In conversation with Mlungisi Mkhwanazi, the Director of the Africa Utilities Technology Council (AUTC), he reveals that the changing playing field in the ICT space is motivating utilities to examine the benefits of keeping ICT in-house versus having it deployed by a communications provider.

This article first appeared in ESI Africa Edition 2, 2019. You can read the magazine’s articles here or subscribe here to receive a print copy.

The AUTC conference sessions at African Utility Week and POWERGEN Africa will concentrate on the technology application in the energy sector, in terms of creating and maintaining critical infrastructure that is resilient and dependable.

Because of its affiliation with UTC, AUTC’s conference track will host speakers from other parts of the globe who have had experience with the challenges and opportunities of private and in-house ICT deployments by utilities. These experts will share experiences to help to avoid the known pitfalls.

Mlungisi, what can delegates expect from your conference session this year?

Given the focus on 5G, AUTC will provide an overview of the recently released UTC/AUTC whitepaper entitled: Cutting Through the Hype: 5G and Its Potential Impacts on Electric Utilities. We also realise that the model that currently works best for any utility is to have telecoms operated in-house because of the high levels of reliable services required by utilities and given the future of the electric grid requiring a more flexible grid – a situation only enabled by communications.

Telecoms can then offer carrier services to the IT department for enterprise purposes – billing, website, etc. At the same time, the telecoms providers need reliable electricity to deliver their products. Utilities and telecoms depend on each other and both use similar OEMs and have similar supply chain requirements.

Do you think that the merger of utilities, ICT and telecoms is inevitable?

Every utility needs critical infrastructure in order to offer uninterruptible services to their customers. Since utilities provision telecoms networks that are both wireline (copper or fibre) and wireless, AUTC’s focus is on issues that impact these networks and the technologies they enable, such as SCADA, sensors, and teleprotection. These issues include access to reliable and affordable radio-spectrum (needed to deploy any wireless network or device), OT/IT convergence, cybersecurity and issues surrounding deployment of fibre optics, just to name a few.

Therefore, AUTC believes that there’s enough space for the three entities to exist in a mutually exclusive environment. The ICT and telecoms entities’ business case tends to look at profitability and expand in relation to the end users’ location. However, the utilities’ business case is not driven by profitability but by the coverage of the existing and future assets in the network. The focus for the three entities is fundamentally different. Utilities will move mountains to get SCADA from an outstation/end-point, whilst in the ICT and telecoms space, it’s a numbers game.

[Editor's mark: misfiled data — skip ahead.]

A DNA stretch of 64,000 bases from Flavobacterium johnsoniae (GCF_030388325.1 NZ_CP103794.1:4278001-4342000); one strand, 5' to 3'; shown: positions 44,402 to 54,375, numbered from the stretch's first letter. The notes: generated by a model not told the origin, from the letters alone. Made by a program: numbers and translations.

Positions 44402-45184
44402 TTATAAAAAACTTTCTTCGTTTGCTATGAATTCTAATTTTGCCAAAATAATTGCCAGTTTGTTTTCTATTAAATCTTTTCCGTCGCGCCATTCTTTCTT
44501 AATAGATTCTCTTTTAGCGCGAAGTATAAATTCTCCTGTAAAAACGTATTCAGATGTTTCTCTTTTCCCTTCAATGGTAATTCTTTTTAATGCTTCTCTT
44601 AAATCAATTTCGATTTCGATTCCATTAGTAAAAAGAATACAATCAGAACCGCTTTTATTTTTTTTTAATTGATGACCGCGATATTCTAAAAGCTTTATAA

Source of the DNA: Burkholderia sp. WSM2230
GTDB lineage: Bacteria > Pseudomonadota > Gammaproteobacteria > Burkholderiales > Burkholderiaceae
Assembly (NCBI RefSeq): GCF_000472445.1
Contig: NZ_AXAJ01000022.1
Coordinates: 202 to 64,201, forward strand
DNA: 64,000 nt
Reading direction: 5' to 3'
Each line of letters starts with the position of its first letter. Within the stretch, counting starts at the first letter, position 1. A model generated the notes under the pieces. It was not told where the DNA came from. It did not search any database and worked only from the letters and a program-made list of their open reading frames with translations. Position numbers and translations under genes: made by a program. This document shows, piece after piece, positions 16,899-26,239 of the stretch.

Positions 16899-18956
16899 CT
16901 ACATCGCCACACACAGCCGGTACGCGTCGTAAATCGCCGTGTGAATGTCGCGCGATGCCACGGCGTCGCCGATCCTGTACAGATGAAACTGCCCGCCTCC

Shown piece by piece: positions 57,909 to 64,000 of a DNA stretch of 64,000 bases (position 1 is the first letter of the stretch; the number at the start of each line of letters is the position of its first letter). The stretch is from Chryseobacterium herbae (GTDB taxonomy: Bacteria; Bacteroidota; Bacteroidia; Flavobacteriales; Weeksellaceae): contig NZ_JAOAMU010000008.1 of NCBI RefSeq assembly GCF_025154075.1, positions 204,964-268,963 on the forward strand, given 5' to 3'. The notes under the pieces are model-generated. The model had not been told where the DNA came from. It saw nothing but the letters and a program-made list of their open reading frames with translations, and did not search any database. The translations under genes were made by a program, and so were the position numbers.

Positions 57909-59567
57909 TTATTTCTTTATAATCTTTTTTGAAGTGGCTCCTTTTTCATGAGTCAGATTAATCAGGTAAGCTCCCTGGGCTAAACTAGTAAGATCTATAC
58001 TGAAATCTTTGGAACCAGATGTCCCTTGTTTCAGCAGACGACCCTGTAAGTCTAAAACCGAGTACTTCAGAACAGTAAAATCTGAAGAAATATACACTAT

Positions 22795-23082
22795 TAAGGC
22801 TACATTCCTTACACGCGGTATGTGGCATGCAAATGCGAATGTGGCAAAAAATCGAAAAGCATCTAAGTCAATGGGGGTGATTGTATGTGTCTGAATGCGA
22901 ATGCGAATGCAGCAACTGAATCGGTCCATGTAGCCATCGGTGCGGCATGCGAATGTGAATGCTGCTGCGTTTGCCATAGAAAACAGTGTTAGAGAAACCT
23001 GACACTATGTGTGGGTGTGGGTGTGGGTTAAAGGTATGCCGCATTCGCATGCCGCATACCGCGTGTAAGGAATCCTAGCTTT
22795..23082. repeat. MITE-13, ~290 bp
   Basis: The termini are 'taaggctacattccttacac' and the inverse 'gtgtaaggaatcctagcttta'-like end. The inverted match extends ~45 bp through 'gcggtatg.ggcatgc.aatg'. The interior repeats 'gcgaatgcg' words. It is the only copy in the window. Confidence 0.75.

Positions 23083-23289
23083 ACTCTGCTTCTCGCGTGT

What are the main challenges in the current utility market?

Utilities are asking how they can embrace renewables and remain sustainable with new business models and favourable revenue streams, which allow their infrastructure and systems investments to be maximised. Although the cost of renewable projects has been decreasing over the last five years, the funding remains an issue due to geo-political tensions in some regions. Some of these challenges can be solved with the appropriate communications technology that maximises utility infrastructure through greater understanding of grid operations as renewables are added.

What is AUTC’s main message at this year’s event?

Collaborative engagement and knowledge sharing between utilities both in Africa and globally is essential to ensure reliable electricity with integrating renewable energy. It is imperative that we learn from utilities worldwide in order to cross-pollinate our experiences and avoid sink holes from a technological angle. Education becomes expensive and painful when you only learn from your mistakes. Improving access to clean water, reducing electricity outages due to load shedding, sourcing funding for mega projects and exposure to working/thriving utilities remain the leading motivations for Africans to meet in this fashion. ESI

This article first appeared in ESI Africa Edition 2, 2019. You can read the magazine’s articles here or subscribe here to receive a print copy.

Visit the Smart Energy Knowledge Hub on 14-16 May in Cape Town at the African Utility Week and POWERGEN Africa conference and exhibition to speak with experts on ICT, metering and demand management.

www.african-utility-week.com | www.powergenafrica.com gary.meyer@spintelligent.com | #AUW2019 #PGAF19